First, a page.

Enabling Technologies for Robotic MRI-Guided Interventional Procedures

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13 Νοε 2013 (πριν από 3 χρόνια και 8 μήνες)

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For more information, please contact Prof. Frank Fisher at
Frank.Fisher@stevens.edu
or 201
-
216
-
8913



STEVENS INSTITUTE OF TECHNOLOGY

DEPARTMENT OF MECHANICAL ENGINEERING


Monday March 24, 2008

Carnegie 315, Time: NOON


Enabling Technologies for Robotic MRI
-
Guided Interventional
Procedures

Gregory S. Fischer

Johns Hopkins University


Magnetic Resonance
Imaging (MRI) can provide high
-
quality 3D visualization
of soft tissue
,
thus granting potential to be a superior medical imaging modality for guiding and monitoring
interventions. However, the benefits can not be readily harnessed for interventional proce
dures
due to difficu
lties that surround the use of h
igh
-
field (1.5T or greater) MRI. The inability to use
conventional mechatronics and the confined physical space make it extremely challenging to
access the patient. I will be presenting a robotic assistan
t system that overcomes these
difficulties and promises safe and reliable needle placement
for the purpose of targeted prostate
cancer diagnosis and therapy
. The robot is a servo pneumatically operated automatic needle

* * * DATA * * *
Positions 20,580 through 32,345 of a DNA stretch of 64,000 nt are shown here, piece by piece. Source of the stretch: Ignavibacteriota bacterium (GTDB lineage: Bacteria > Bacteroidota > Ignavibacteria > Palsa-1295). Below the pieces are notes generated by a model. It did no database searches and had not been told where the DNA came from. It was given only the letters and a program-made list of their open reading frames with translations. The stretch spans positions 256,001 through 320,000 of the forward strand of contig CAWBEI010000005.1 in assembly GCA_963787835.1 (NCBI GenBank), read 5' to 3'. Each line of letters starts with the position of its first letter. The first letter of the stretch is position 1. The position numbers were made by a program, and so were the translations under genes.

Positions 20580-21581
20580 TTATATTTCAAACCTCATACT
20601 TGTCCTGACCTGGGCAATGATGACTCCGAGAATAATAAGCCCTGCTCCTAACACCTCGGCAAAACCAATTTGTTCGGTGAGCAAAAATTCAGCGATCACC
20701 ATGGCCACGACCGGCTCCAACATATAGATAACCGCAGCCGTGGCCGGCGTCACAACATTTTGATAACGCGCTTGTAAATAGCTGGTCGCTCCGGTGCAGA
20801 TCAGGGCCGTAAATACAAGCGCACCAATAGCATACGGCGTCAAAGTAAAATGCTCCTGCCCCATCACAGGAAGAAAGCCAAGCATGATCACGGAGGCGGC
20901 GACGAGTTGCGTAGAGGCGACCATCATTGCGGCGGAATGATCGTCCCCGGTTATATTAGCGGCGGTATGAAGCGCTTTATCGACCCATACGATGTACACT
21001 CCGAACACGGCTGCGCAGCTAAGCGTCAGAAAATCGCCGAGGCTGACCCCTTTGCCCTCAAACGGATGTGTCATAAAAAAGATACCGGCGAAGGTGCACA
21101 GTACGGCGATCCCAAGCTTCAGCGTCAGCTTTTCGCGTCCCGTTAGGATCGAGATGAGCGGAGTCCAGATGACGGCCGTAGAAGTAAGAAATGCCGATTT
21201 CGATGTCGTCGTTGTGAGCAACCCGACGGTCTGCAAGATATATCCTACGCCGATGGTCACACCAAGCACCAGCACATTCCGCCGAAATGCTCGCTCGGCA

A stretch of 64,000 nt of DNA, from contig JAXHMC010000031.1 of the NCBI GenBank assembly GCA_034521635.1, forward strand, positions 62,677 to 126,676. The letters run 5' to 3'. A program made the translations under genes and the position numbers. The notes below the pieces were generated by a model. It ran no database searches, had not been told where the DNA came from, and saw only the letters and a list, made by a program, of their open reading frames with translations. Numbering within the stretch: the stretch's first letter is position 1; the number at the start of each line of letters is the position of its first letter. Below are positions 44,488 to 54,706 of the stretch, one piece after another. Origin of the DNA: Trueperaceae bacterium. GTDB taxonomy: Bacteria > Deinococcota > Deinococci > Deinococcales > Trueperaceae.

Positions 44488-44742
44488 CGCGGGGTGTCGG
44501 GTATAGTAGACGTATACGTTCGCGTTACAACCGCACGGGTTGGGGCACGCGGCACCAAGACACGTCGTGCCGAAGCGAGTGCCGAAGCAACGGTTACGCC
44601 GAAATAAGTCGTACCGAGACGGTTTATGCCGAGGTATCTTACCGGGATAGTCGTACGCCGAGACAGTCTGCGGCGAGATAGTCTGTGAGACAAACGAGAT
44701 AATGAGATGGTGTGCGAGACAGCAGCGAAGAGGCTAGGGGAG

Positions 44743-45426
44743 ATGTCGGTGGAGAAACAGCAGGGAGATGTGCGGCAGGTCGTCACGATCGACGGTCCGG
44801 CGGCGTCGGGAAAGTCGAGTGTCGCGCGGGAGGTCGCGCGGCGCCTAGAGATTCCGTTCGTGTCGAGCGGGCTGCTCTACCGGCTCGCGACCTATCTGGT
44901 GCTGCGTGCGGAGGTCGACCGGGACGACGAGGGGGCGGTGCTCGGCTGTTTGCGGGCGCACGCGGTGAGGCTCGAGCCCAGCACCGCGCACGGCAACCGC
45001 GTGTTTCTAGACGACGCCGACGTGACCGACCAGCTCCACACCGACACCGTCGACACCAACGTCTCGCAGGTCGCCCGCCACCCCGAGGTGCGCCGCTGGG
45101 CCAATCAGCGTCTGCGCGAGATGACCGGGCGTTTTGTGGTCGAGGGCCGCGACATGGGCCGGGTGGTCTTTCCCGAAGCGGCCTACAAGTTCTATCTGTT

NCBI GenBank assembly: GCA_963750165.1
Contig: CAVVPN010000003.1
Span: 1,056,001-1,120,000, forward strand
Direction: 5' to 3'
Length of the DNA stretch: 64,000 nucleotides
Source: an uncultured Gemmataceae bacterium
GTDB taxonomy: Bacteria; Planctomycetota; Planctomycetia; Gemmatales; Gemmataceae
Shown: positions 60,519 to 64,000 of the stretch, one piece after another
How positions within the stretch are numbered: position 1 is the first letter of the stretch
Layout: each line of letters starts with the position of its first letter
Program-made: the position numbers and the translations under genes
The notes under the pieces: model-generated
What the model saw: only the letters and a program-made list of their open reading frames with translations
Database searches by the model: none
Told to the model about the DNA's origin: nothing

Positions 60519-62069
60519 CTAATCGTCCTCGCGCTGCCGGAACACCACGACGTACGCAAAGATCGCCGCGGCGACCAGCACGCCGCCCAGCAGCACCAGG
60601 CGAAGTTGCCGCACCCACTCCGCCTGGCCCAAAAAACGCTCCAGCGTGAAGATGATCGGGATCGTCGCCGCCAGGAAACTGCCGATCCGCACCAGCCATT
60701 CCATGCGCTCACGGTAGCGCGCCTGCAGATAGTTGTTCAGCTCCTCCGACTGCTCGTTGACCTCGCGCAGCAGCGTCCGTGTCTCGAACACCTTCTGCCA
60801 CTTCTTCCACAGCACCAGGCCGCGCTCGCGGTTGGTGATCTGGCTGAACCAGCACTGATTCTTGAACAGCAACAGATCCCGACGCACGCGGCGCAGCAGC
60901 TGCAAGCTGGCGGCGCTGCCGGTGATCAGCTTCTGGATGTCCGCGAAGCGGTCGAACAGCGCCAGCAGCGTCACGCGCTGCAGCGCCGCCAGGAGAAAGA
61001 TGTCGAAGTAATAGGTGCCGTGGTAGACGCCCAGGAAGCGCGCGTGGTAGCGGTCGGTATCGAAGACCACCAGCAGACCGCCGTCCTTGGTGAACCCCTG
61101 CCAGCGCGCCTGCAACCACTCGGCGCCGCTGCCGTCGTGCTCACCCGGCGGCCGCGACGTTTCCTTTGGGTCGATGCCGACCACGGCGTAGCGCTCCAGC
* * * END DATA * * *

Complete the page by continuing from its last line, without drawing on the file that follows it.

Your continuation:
guide, and effectively guides needs u
nder real
-
time MR imaging. MRI compatibility of the robot
has been evaluated under 3T MRI using standard prostate imaging sequences and average
SNR loss is limited to 5%. Needle alignment accuracy of the robot under servo pneumatic
control is better than 0
.94mm RMS per axis. The complete system workflow has been evaluated
in phantom studies with accurate visualization and targeting of five out of five 1cm targets. I will
describe the systems requirements development, robotic system design, controller design
,
system integration, and evaluation of the accuracy, MRI
-
compatibility, and workflow. Further, I
will discuss the evaluation of other MR
-
compatible actuation techniques and give an overview of
other interventional systems developed at the Johns Hopkins Co
mputer Integrated Surgery
Research Center.


Gregory Fischer
is completing his doctoral studies in the Mechanical Engineering Department
at The Johns Hopkins University. He has been a researcher with the Johns Hopkins NSF
Engineering Research Center for Com
puter Integrated Surgery since 2002. He received the
B.S. degrees in electrical engineering and mechanical engineering from Rensselaer Polytechnic
Institute, Troy, NY, in 2002 and the M.S.E. degrees in electrical engineering and mechanical
engineering from
The Johns Hopkins University, Baltimore, MD, in 2004 and 2005. His research
interests include development of medical robotics and computer integrated surgery systems
including interventional robotic systems, robot mechanism design, pneumatic control syste
ms,
surgical device instrumentation and MRI
-
compatible robotic systems.